Risk of local property flooding

From the Planning Officer’s report to the West Area Planning Committee, December 2017:

“9.149. During the consultation process, reference has been made to the suggestion within the Factual and Interpretive Ground Investigation Report that the proposed drainage strategy will require the use of lime stabilisation to avoid damage to the paving within the car park expansion from changes to the clay layer below ground and that this needs to be given further consideration as part of any drainage proposals for the site. The concerns raised are that lime treatment is likely to have an impact on the permeability of soils below the car park, and therefore needs to be appropriately considered. 

The applicant has confirmed that the surface water drainage strategy has been designed as a tanked system which assumes no infiltration below the attenuation layer, with all storm water discharge from the site via a controlled outfall into Seacourt Stream. An impermeable membrane is included within the construction to prevent water saturating the clay. The underlying clay is of a low permeability whether lime stabilisation is employed or not, and it is envisaged that the attenuation will operate effectively in either scenario.” [emphasis added]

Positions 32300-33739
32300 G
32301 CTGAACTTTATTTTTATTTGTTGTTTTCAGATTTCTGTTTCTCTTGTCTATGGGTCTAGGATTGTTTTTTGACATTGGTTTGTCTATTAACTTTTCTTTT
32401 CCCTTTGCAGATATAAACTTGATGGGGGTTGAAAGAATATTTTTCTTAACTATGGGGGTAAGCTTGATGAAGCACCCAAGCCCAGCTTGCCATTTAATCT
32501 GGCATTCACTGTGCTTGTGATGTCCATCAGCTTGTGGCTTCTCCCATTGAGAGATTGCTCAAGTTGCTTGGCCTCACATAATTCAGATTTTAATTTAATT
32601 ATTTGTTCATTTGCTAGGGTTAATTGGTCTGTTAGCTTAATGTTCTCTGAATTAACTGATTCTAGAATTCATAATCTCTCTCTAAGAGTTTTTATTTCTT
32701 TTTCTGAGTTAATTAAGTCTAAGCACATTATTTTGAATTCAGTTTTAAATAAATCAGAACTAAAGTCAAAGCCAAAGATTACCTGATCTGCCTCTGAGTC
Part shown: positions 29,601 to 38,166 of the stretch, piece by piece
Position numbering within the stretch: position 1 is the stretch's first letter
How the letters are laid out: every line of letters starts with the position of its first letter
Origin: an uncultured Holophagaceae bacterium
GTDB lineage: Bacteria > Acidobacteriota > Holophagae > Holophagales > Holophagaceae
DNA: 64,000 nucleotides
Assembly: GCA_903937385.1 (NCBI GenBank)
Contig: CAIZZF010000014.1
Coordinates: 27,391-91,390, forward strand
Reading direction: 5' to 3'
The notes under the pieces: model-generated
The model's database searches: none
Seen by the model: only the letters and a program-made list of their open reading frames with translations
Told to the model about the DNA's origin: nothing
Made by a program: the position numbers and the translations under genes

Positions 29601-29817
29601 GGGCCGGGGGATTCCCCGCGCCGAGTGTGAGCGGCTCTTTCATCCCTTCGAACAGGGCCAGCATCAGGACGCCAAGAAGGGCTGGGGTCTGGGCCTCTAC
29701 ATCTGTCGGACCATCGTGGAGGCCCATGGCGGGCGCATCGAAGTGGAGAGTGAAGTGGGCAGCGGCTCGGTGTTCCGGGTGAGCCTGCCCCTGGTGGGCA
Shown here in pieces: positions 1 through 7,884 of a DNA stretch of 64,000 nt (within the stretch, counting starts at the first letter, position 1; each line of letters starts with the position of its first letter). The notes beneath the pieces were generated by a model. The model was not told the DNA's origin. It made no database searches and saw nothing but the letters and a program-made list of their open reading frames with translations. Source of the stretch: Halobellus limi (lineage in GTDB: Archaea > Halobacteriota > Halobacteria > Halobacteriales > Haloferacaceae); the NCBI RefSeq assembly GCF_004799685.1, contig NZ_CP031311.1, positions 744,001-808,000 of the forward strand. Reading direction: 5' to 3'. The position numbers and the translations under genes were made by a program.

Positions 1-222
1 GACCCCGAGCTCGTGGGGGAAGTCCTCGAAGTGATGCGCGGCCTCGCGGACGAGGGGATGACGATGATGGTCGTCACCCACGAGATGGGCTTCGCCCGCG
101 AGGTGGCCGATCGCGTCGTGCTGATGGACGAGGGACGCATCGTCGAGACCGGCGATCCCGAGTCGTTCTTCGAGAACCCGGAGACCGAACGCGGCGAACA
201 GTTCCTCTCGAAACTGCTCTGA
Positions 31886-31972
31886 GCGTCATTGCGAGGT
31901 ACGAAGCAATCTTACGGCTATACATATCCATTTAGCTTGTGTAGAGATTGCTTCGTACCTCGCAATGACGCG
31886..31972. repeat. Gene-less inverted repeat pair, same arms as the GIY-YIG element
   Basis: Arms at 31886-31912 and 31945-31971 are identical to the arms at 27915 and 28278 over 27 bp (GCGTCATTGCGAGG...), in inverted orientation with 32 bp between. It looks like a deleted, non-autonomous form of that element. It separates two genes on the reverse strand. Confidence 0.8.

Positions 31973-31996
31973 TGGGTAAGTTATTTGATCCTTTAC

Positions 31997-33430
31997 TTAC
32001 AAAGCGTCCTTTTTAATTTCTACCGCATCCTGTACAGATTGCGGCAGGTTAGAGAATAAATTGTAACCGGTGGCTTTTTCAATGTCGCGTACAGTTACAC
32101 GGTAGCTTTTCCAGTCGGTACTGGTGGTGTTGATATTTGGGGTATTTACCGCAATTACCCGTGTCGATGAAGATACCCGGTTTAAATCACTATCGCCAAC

There is no mention in the Application of tanking, nor of an impermeable membrane. We have therefore not known of this till very recently and had no opportunity to comment. While there is little or no detail, the idea that the car park may be separated from the underlying groundwater table, as this implies, raises an extremely serious question. That is, where will the displaced groundwater go? This is a lot of water over such a large area. It is likely that it will cause a significant rise in groundwater levels around this low-lying site. This could cause (new) groundwater flooding within houses (and gardens) nearby. No decision should be taken until the details of  what is planned are made clear, appropriate calculations and modelling done, and presented as part of a further revised Flood Risk Assessment.